Real Estate, whether it is the marital home or investment property, is one of the greatest assets owned by married couples. Typically in a divorce situation, property is sold or retained by one party and ownership is transferred solely in their name.
When real estate property owned is sold, each party may be subject to captial gains tax. Depending on the value of the property at the time of the sale vs the initial acquisition cost plus improvements, it may be wise to speak with a financial planner to weigh all options such as a 1031 exchange. (IRC Section 1031 – like-kind exchange)
Per IRS rules, a 1031 like-kind exchange provides an exception that allows you to postpone paying capital gains taxes if you reinvest the proceeds from the sale of an investment property (the “relinquished property”) into a similar property (the “replacement property”) as part of a qualifying like-kind exchange. The seller has 45 days to identify a replacement property and 180 days to close. There are multiple conditions on the investment property that must be met in order to be considered as a potential replacement property.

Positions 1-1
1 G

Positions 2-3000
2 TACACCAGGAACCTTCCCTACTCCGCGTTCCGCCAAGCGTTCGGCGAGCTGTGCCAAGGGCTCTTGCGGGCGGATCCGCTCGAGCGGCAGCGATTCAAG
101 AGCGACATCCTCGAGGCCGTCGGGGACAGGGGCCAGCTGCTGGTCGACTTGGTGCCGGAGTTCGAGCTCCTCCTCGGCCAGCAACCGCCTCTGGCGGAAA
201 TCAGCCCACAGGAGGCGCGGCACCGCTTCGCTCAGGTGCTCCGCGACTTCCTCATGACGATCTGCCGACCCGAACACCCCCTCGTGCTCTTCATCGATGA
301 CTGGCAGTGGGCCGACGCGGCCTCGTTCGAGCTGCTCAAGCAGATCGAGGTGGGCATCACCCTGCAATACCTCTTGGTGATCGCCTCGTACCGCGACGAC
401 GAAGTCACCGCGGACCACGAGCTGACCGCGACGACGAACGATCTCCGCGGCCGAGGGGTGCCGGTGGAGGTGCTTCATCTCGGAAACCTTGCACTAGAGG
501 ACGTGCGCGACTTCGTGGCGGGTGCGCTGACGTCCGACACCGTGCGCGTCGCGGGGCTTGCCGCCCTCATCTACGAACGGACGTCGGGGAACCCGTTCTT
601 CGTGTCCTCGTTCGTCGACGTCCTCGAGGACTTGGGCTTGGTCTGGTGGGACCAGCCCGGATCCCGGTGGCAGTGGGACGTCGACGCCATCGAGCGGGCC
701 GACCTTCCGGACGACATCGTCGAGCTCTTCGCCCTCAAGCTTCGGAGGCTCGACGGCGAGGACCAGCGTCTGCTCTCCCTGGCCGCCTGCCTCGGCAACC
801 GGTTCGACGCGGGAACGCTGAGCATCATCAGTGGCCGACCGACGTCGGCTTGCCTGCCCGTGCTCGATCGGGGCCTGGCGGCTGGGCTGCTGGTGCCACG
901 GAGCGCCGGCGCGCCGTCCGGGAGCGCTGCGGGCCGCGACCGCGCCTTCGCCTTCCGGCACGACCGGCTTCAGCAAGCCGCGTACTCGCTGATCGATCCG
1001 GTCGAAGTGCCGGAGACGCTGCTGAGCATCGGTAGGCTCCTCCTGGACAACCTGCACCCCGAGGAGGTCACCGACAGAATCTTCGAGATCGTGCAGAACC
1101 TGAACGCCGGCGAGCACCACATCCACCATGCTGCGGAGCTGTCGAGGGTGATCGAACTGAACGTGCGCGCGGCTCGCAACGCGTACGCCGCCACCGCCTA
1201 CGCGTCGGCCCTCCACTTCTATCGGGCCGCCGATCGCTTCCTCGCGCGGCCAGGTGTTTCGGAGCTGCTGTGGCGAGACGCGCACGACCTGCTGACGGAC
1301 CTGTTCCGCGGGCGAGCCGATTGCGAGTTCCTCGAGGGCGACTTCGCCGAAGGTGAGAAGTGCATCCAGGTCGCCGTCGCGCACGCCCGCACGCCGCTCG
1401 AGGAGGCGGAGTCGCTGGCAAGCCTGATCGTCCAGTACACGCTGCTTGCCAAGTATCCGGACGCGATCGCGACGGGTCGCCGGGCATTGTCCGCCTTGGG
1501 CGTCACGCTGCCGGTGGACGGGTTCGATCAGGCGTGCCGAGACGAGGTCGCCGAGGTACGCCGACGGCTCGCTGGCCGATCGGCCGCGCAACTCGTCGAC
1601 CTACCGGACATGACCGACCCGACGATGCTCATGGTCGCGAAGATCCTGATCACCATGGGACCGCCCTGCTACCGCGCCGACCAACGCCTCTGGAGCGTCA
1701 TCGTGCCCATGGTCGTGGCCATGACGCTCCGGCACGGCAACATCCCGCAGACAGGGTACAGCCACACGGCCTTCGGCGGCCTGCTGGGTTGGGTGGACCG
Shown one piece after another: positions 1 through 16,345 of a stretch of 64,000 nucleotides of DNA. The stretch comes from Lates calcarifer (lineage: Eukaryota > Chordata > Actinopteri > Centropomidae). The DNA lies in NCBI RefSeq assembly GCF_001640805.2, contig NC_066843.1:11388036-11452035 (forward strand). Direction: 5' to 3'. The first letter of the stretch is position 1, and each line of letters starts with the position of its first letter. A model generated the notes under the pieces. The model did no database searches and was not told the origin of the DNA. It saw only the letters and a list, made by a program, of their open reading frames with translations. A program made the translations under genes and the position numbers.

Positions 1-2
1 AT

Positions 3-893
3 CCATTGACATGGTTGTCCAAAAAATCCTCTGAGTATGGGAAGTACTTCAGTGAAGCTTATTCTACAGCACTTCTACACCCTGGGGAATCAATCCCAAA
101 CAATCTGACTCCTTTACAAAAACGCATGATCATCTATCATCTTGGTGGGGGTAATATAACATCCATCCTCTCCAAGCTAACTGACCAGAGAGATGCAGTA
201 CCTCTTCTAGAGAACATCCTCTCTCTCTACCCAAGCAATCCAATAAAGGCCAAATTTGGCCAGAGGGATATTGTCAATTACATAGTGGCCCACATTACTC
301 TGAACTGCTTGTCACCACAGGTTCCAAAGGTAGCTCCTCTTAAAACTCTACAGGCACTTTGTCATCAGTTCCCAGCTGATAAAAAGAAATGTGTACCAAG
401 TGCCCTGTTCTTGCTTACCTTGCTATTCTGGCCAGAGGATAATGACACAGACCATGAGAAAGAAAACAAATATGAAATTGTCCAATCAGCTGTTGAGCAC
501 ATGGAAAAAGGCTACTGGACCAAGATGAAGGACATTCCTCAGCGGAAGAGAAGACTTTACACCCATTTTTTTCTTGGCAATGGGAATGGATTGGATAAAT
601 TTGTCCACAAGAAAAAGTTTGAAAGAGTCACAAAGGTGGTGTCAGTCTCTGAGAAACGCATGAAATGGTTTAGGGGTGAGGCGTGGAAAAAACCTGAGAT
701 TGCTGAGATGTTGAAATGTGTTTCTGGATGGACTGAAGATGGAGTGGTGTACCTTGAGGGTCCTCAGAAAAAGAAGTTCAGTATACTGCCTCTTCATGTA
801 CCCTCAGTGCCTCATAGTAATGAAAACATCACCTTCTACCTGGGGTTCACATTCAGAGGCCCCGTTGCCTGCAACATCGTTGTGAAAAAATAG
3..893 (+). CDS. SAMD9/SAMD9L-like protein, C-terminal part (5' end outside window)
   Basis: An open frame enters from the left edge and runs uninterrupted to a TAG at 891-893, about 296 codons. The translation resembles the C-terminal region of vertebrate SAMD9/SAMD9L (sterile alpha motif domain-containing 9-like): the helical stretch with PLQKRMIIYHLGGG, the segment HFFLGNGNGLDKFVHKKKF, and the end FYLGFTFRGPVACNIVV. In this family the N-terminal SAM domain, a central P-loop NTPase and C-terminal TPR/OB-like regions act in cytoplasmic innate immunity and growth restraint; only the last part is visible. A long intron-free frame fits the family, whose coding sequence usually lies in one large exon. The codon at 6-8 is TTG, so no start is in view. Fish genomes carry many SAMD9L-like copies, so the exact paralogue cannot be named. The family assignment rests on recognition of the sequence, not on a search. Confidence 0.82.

What happens if a divorcing couple had acquired a new investment property through a 1031 exchange and part of the divorce settlement awarded the investment property to one party who wishes to make this property their primary residence? If the hold time of the new property as an investment has not yet met the two year holding period, the courts may apply a subjective test under ‘unforeseen circumstances’to verify the initial intent when the property was originally purchased.
Speak with a Certified Divorce Lending Professional to discuss your options for purchasing and/or refinancing investment property during the divorce process.
If you have any questions regarding a client’s contingent liabilities and how it will be considered in qualifying for a future mortgage, please contact a Certified Divorce Lending Professional in your area today!